2011 Harley-Davidson Sportster XR1200X

Road Test Review

Three things I’ve never experienced on a Harley-Davidson happened at this press launch: riding on a racetrack, getting my knee down and seeing nearly 120 mph on the speedometer. But then again, the 2011 Harley-Davidson Sportster XR1200X isn’t your everyday Motor Company machine. With a modest race kit, it’s ready for the new AMA Pro Racing Vance & Hines XR1200 Series, which kicked off at Road America the day after we rode there.

Harley-Davidson caught flak when it designed the XR1200 for the European market and didn’t sell it here. Inundated by angry pens and pitchforks, Harley relented and put the XR1200 in U.S. dealerships last year. Enter the XR1200X—also designed for export markets and sold overseas last year—which now replaces the XR1200. The price has gone up by a grand, to $11,799, and the cool orange paint scheme has gone bye-bye. But what you get is well worth the bump in price: upgraded suspension ($1,500 in Harley’s P&A catalog), full-floating front brake rotors, a blacked-out look and orange pinstripes on the wheel rims.

Along with nine-time AMA Grand National Champion Scott Parker, who helped develop the XR1200, we lapped a shortened version of Road America’s big track. Almost immediately I felt comfortable on the XR1200X, dishing out huge scoops of torque and quickly finding its cornering limits. Unique to the XR1200(X)’s air-cooled, four-valve 1,203cc Evolution V-twin are oil-cooled heads, an electronically controlled active intake system (for less noise and emissions) and an upswept 2-1-2 exhaust finished in satin black. Output is further boosted by a 10:1 compression ratio, high-performance cams and 50mm downdraft throttle body injectors. When we ran an XR1200 on the dyno (see Rider, June 2009), horsepower peaked at 81.1 just before the 7,000-rpm redline and torque peaked at 70.4 lb-ft at 3,700 rpm, but it never fell below 60 lb-ft! Powerful yet user-friendly, it’s the Gentle Ben of motors.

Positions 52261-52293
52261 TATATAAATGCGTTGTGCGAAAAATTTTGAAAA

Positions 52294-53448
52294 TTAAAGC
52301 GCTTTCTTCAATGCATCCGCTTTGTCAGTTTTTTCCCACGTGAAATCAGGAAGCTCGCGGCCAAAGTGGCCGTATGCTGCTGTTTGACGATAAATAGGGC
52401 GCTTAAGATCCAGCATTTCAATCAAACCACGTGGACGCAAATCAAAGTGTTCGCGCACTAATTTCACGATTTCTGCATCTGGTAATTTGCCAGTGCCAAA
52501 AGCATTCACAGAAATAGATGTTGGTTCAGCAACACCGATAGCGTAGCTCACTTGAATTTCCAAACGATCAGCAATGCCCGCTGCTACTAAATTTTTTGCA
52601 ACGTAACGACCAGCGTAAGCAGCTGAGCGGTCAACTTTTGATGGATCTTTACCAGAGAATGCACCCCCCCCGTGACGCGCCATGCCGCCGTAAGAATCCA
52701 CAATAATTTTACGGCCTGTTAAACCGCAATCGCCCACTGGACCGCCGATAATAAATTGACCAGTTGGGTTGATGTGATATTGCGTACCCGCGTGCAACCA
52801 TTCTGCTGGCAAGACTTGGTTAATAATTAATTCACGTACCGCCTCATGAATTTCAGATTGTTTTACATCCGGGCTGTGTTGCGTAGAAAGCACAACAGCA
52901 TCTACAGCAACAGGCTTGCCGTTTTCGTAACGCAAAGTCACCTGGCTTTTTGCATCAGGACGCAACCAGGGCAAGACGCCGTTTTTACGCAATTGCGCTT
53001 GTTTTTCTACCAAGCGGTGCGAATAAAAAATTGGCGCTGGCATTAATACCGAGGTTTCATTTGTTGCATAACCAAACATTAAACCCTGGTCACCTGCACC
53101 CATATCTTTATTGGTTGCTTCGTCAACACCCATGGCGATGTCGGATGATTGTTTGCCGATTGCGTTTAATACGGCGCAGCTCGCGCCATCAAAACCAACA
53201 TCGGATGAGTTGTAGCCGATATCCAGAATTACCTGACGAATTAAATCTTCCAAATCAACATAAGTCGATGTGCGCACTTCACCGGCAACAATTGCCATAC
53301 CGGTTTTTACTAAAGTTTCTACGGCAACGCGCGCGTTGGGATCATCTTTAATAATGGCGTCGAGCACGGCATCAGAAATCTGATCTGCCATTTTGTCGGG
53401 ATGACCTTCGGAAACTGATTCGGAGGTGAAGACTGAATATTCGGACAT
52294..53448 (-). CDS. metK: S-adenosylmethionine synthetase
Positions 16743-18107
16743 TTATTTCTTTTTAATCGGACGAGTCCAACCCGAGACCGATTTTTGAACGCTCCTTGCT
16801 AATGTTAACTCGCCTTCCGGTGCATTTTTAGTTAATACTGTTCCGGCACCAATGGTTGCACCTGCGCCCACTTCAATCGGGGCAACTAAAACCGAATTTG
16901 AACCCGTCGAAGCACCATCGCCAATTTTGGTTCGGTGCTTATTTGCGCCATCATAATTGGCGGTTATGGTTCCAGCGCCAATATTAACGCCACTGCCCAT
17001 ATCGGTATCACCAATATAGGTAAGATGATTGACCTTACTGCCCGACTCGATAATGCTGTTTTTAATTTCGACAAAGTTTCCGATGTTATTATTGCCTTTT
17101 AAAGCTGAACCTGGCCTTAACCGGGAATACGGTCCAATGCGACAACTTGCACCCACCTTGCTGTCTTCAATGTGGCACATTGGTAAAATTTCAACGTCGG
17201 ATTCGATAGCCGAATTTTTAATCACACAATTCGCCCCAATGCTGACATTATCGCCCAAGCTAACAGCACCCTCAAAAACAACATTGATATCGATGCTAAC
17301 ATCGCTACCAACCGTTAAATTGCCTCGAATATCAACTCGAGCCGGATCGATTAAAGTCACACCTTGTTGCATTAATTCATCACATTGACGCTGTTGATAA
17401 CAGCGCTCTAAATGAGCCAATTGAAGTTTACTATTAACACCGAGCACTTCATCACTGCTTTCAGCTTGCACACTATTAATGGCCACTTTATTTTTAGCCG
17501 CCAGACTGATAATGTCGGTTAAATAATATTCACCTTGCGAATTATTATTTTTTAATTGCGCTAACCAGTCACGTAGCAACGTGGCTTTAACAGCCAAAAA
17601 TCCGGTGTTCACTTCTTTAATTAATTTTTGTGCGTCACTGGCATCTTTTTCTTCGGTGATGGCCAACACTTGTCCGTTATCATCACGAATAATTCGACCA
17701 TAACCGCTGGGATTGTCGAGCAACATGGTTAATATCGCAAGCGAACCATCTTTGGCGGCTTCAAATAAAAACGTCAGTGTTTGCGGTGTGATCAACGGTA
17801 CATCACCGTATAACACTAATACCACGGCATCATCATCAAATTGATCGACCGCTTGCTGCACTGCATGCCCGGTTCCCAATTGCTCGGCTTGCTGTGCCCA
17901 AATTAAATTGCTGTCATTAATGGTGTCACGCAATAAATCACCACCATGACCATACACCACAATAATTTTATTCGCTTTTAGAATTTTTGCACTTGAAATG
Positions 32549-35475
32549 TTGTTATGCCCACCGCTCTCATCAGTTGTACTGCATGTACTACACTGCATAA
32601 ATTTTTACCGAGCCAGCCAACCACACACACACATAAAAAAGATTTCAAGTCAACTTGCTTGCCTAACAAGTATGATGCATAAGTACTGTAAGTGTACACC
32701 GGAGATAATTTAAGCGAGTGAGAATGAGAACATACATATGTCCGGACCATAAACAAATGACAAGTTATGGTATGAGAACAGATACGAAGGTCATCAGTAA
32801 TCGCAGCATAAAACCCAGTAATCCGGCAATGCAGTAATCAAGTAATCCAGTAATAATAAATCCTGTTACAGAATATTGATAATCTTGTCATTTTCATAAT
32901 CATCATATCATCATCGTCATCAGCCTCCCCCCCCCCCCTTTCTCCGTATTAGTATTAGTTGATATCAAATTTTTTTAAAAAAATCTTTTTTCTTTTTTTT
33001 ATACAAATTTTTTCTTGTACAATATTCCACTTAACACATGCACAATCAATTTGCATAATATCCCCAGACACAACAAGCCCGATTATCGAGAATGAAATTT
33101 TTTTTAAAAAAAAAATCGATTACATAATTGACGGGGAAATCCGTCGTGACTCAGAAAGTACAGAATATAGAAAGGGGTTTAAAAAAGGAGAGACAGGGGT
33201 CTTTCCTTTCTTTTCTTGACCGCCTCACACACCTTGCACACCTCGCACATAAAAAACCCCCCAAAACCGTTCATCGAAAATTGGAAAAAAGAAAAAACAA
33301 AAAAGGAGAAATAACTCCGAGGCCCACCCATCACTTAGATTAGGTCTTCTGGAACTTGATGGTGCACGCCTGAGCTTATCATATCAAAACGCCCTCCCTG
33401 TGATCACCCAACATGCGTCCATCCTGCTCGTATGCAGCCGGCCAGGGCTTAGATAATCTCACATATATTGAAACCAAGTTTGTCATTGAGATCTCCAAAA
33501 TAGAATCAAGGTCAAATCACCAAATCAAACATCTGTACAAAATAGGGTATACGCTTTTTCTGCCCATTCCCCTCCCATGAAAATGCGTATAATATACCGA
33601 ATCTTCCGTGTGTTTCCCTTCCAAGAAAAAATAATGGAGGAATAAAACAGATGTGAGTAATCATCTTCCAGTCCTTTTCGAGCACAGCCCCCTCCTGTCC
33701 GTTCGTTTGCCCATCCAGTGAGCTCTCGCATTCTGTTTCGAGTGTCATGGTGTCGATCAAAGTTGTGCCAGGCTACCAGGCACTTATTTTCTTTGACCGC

Midmount foot controls and a natural reach to the grips give the XR1200X a comfortable, upright seating position. Gripping the small, 3.5-gallon tank between my knees was a chore, in part because the wide-spaced pegs splayed my feet apart. Our street ride included a 50-mile freeway blast that made my knees and hips sore from my legs being pushed out by wind. It’s easy to move around on the narrow seat, but comfort goes off around the century mark; that’s OK, you’ll need to stop for gas by then anyway.

Though the XR1200X begs to be ridden aggressively, its limited cornering clearance demands restraint; if restraint can’t be had, then wide, flowing lines. Its 29-degree rake, 5.2-inch trail and 60-inch wheelbase make for a dead-nuts stable ride, but not at the expense of handling. With its 573 pounds (claimed wet) carried low, wide, dirt-track handlebar and grippy XR-specific Dunlop Qualifier tires, the XR1200X goes where you point it.

Hitting Road America’s teeth-rattling asphalt patches and rumble strips at speed, the XR1200X took it all in stride. The rigid tubular steel frame, cast-aluminum swingarm and belt final drive are more than up to handling the XR’s weight and torque. New for 2011 is a male-slider Showa Big Piston Fork with 43mm stanchions and 4.9 inches of travel. The BPF’s design eliminates many components used in a cartridge-type fork for less weight, and its large-diameter internal piston reduces damping pressure for smoother action. Having first experienced the BPF on the Kawasaki Ninja ZX-6R, on the XR it was similarly supple and well controlled, with good initial damping during braking. Along with the dual Showa shocks with remote reservoirs and 3.5 inches of travel, suspension front and rear is now fully adjustable for spring preload, compression and rebound.

Precise fuel injection and a smooth-shifting transmission make the XR1200X easy to ride. The bike feels solid and capable at speed, and its Nissin brakes slow things down with authority. The dual, 292mm front discs are now full-floating, and the fixed, four-piston calipers have progressive feel. The single-piston rear caliper does its job settling the suspension, but is pretty wooden otherwise.

The XR1200X is a no-frills bike, providing just the basics for an exhilarating experience: thumping motor, rock-solid chassis, good binders and dampers and minimalist rider cockpit. I’d complete the dark look with flat Black Denim rather than the White Hot Denim, but the choice is yours.